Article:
On July 13, 1793, French revolutionary Jean-Paul Marat, a man who had lived by the sword, died similarly. From Sir Walter Scott’s “Life of Napoleon Buonaparte”:
‘The reader need not be reminded, that the three distinguished champions who assumed the front in the Jacobin ranks, were Marat, Danton, and Robespierre. The first was poniarded by Charlotte Corday,1 an enthusiastic young person, who had nourished, in a feeling betwixt lunacy and heroism, the ambition of ridding the world of a tyrant.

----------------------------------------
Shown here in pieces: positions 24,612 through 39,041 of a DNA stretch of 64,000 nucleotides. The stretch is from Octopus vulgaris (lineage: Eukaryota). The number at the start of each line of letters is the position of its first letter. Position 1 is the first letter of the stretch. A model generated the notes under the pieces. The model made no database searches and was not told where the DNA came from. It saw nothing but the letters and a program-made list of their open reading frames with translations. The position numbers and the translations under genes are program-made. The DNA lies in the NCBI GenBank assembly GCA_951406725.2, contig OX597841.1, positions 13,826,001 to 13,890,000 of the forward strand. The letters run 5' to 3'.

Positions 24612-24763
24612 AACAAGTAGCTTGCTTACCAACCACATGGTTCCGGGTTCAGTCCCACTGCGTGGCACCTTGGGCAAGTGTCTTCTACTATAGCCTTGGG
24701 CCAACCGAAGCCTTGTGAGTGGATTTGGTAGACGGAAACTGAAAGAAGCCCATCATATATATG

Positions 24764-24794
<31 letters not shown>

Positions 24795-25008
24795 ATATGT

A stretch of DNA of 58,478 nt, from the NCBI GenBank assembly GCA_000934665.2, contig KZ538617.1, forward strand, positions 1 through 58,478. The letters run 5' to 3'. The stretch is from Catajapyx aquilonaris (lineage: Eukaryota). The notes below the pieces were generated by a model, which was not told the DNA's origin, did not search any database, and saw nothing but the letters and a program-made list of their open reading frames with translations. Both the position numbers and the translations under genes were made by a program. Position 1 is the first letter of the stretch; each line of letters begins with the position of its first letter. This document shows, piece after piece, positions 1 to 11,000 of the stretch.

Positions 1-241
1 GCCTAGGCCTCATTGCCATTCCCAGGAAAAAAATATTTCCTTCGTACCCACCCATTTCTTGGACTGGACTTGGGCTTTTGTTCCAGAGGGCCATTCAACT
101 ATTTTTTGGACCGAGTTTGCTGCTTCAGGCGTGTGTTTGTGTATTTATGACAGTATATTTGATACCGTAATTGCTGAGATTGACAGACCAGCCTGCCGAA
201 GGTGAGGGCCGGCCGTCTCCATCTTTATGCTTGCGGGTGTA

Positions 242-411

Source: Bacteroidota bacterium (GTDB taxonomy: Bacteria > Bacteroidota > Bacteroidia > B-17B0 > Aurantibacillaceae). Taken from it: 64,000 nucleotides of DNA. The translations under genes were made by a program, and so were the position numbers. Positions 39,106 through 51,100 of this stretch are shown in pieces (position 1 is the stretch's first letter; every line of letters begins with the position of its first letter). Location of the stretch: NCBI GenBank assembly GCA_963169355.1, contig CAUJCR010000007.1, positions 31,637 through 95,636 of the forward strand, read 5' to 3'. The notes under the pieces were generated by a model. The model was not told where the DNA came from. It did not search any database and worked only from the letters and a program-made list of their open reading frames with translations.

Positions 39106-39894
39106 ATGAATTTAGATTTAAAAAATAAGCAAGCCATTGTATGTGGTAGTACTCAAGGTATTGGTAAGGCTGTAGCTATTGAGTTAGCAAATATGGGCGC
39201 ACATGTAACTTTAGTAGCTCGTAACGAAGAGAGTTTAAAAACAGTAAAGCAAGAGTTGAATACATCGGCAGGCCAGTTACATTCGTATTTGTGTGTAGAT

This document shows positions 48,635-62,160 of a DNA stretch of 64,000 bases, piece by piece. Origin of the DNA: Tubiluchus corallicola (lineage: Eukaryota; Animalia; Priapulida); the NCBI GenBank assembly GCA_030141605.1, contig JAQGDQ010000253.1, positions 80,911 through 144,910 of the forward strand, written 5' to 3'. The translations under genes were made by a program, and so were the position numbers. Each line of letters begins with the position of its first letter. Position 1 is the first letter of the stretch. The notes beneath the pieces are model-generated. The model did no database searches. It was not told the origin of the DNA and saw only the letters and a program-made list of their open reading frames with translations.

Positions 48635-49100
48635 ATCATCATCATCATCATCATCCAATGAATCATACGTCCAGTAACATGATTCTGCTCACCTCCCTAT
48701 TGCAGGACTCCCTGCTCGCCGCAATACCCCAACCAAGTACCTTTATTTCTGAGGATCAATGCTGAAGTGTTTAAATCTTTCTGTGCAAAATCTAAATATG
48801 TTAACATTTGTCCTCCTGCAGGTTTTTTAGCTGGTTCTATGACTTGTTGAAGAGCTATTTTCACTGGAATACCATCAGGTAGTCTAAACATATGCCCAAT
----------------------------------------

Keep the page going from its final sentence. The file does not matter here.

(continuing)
1 [Charlotte Corday was born, in 1768, near Seez, in Normandy. She was twenty-five years of age, and resided at Caen, when she conceived and executed the design of ridding the world of this monster. She reached Paris on the 11th July, and on the 12th wrote a note to Marat soliciting an interview, and purchased in the Palais-Royal a knife to plunge into the bosom of the tyrant. On the 13th, she obtained admission to Marat, whom she found in his bath-room. He enquired after the proscribed deputies at Caen. Being told their names —" They shall soon, he said, "meet with the punishment they deserve." —" Thine is at hand!" exclaimed she, and stabbed him to the heart. She was immediately brought to trial, and executed on the 17th.’